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United States Department of Agriculture

Agricultural Research Service

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National Program 204: Global Change
Component I: Carbon Cycle and Carbon Storage
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1 - Introduction
2 - Cropping System and Tilage
3 - Grazinglands, CRP and Buffers
4 - Irrigation and Water Managment
5 - Plantation Tree Farming
6 - Organic Carbon Transformations
7 - Inorganic Carbon
8 - Interactions of Carbon and Nitrogen Cycles
9 - Measurement, Validation and Modeling
Interactions of Carbon and Nitrogen Cycles

Problem Statement

Rationale. Most agricultural soils in temperate climates have lost significant amounts of original organic carbon because of excessive tillage. Conservation tillage practices that include reduced and no-tillage farming and increased cropping intensity, along with reseeding of marginal croplands to permanent cover, can increase soil organic matter and store a significant portion of the carbon released during the burning of fossil fuels. However, carbon and nitrogen cycles are linked such that storing carbon in soil requires inputs of nitrogen.

What is known. Several sources of nitrogen contribute to the soil nitrogen pool and can be available for incorporation into soil organic matter. Commercial fertilizer is a major source of nitrogen for conventional farming. Production of commercial fertilizer requires large amounts of energy and consumes fossil fuel. The effect of microbial activity on atmospheric nitrogen, associated with legumes for example, is a low input source of significant amounts of nitrogen. Animal wastes are an important source of nitrogen to the soil, but concentrating animals some distance from the production sites has created distribution problems. Rain and snow annually contribute a small amount of nitrogen to all terrestrial systems. Nitrogen in unharvested plant material is the largest single source of nitrogen returned to the soil in most cropping systems. The availability of this nitrogen for plant use depends on the carbon-to-nitrogen ratio and the quality of carbon in the plant residue. The wider the ratio and the more lignin tissue in the plant material, the slower the release of nitrogen during decomposition. The soil is a major repository for atmospheric methane, but ammonia-based fertilizer has been shown to interfere with methane oxidation.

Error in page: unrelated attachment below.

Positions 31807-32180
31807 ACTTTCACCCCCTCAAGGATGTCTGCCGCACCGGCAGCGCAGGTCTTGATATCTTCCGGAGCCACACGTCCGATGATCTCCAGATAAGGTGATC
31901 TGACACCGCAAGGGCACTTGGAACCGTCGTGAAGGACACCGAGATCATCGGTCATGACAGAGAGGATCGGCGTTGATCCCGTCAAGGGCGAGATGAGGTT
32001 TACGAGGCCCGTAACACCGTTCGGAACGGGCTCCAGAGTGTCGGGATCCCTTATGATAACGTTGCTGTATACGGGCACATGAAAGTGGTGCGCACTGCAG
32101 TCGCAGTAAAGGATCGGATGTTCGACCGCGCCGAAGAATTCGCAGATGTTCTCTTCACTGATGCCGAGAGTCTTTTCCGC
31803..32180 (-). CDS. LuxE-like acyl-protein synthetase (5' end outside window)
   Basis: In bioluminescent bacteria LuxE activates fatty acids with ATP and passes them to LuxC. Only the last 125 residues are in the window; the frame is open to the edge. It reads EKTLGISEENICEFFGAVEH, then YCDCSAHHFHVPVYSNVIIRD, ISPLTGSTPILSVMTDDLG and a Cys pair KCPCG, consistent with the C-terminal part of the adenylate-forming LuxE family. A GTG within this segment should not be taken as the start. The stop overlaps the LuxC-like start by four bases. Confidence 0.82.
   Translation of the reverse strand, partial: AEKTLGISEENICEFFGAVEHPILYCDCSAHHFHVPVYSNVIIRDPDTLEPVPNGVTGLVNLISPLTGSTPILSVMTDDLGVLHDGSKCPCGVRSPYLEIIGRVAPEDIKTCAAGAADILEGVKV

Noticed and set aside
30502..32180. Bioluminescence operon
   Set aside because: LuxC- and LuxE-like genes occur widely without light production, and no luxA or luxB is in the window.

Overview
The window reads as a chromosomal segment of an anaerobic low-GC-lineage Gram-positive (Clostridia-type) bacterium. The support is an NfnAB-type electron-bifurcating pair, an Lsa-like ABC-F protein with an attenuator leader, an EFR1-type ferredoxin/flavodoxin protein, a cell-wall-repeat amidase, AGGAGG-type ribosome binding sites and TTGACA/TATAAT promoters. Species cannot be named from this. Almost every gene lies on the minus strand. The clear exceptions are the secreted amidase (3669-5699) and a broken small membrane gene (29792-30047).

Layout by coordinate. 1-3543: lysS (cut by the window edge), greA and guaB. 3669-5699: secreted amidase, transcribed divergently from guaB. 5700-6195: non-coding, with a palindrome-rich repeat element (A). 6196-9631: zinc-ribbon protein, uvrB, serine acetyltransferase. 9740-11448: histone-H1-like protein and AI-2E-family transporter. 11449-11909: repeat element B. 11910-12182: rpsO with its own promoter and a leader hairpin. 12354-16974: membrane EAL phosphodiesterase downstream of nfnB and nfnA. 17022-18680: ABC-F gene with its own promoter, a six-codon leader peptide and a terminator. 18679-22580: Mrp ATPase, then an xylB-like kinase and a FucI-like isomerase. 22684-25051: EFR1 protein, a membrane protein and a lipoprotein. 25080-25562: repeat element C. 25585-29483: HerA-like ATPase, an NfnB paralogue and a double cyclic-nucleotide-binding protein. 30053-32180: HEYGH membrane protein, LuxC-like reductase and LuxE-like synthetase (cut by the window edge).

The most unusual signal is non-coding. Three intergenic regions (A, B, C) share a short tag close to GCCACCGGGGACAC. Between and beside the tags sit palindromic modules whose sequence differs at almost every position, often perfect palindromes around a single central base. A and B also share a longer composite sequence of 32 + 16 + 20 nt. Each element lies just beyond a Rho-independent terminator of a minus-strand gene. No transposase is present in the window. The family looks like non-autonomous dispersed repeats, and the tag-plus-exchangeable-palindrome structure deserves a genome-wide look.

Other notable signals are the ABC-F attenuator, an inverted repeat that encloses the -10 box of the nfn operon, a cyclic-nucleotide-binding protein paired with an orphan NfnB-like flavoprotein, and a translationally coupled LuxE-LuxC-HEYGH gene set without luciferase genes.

Gaps. Increasing soil organic matter as stored carbon makes nitrogen less available for plant growth. There are economic and/or environmental problems associated with all available sources of nitrogen, and nitrogen transformations in the soil affect both the storage and release of soil carbon. Both the production and application of commercial nitrogen fertilizer require the use of fossil fuels, thus adding to atmospheric carbon dioxide. Legumes will not economically fit into all crop rotations; methods of increasing nitrogen fixation by free-living (neither parasitic nor symbiotic) microbes are poorly understood; animal wastes are concentrated in locations away from production areas; and deposition of nitrogen in precipitation is a small portion of crop needs. It is known that microbial oxidation of ammonia-containing compounds increases soil acidity, but the amount of acidification and the resulting carbon dioxide emissions have not been quantified.